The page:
- The Washington Times - Thursday, September 20, 2012


One of actor Clint Eastwood’s remarks at the Republican National Convention that caught my attention was when he explained, “There are a lot of conservative people, a lot of moderate people, Republicans, Democrats, in Hollywood. It is just that the conservative people by the nature of the word itself play closer to the vest. They do not go around hot dogging it … but they are there, believe me, they are there” (“Obama’s Hollywood defectors,” Comment & Analysis, Sept. 5).

In reality, Mr. Eastwood was describing “the silent majority,” a term coined by President Nixon years ago. The expression has been abandoned, as most people think they can determine who is voting for whom based on polling. This argument was soundly refuted in June when Wisconsin Gov. Scott Walker survived a recall election despite the efforts of a boisterous liberal attack led by the labor unions. Although liberals commanded the press, the “silent majority” of Wisconsin didn’t buy it and kept Mr. Walker in office.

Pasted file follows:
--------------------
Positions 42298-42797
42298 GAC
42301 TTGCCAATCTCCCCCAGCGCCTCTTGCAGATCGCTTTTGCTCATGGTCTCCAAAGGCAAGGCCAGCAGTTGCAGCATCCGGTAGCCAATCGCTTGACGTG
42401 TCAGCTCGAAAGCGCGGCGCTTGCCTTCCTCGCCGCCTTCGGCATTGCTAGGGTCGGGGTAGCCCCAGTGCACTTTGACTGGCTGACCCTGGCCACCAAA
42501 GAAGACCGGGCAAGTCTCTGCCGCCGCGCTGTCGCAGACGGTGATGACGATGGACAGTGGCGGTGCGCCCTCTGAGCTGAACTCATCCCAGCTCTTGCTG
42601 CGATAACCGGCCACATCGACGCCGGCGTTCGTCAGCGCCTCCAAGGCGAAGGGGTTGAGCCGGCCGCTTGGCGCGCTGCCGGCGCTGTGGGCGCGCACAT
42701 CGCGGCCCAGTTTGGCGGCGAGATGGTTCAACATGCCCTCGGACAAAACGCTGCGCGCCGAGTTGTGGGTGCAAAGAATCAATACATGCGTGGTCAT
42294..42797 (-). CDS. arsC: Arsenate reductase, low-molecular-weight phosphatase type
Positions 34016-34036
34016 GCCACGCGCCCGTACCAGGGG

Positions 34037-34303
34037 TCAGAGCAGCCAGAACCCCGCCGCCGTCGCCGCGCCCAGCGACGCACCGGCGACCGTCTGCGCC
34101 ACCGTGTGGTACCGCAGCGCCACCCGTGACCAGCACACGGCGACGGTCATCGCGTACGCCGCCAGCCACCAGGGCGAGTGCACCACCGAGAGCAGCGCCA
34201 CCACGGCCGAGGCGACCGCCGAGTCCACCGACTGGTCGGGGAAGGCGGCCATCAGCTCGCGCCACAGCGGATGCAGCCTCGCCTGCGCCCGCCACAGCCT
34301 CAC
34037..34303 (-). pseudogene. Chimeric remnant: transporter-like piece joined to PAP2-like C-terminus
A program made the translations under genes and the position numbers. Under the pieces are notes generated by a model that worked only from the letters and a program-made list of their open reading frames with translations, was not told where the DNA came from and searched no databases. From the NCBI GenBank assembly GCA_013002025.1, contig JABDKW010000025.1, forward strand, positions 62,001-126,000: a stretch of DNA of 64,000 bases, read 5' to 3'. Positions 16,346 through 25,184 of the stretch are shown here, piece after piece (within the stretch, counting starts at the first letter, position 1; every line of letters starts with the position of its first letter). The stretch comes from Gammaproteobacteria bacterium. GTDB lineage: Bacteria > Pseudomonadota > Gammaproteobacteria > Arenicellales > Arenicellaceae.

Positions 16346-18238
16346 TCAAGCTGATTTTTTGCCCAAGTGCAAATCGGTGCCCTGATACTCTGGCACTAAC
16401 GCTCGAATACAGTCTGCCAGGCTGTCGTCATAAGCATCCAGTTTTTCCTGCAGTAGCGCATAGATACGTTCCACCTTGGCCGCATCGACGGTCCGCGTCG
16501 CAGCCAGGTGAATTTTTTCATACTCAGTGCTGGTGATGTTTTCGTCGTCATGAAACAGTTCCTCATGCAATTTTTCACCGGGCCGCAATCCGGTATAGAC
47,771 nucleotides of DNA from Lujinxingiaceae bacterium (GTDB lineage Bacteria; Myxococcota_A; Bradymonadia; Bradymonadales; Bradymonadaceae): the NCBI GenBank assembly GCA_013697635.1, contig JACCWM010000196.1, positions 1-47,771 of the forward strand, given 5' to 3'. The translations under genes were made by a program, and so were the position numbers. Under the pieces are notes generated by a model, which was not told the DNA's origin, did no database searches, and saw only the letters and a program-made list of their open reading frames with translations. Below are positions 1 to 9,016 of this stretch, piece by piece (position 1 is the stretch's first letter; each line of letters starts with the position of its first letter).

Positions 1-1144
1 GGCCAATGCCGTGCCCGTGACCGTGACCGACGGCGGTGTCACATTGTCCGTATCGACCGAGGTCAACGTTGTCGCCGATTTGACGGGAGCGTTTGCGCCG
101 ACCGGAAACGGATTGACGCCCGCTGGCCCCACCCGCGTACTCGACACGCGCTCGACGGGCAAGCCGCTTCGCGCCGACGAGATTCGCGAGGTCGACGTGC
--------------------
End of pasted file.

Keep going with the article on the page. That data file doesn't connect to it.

The same will be true in our November elections. The polls lack credibility because they only measure such things as sex, race, religion, political parties, etc. They cannot measure “the silent majority” if they do not know who that is. Just as was the case in Wisconsin, the fact the national polls are now so close is an ominous sign for the political left. No matter how the media spin the facts, “the silent majority” is cognizant that the economy is broken, unemployment continues unabated, immigration is a threat to our well-being, energy independence should be our priority, and our foreign policy is in shambles.

Regardless of how pollsters try to measure it, this is the reality concerning “the silent majority,” and no amount of spin will sway it from ending the status quo in November. The Wisconsin recall election was but the tip of the iceberg. As Mr. Eastwood astutely pointed out, “They are there.”


Palm Harbor, Fla.

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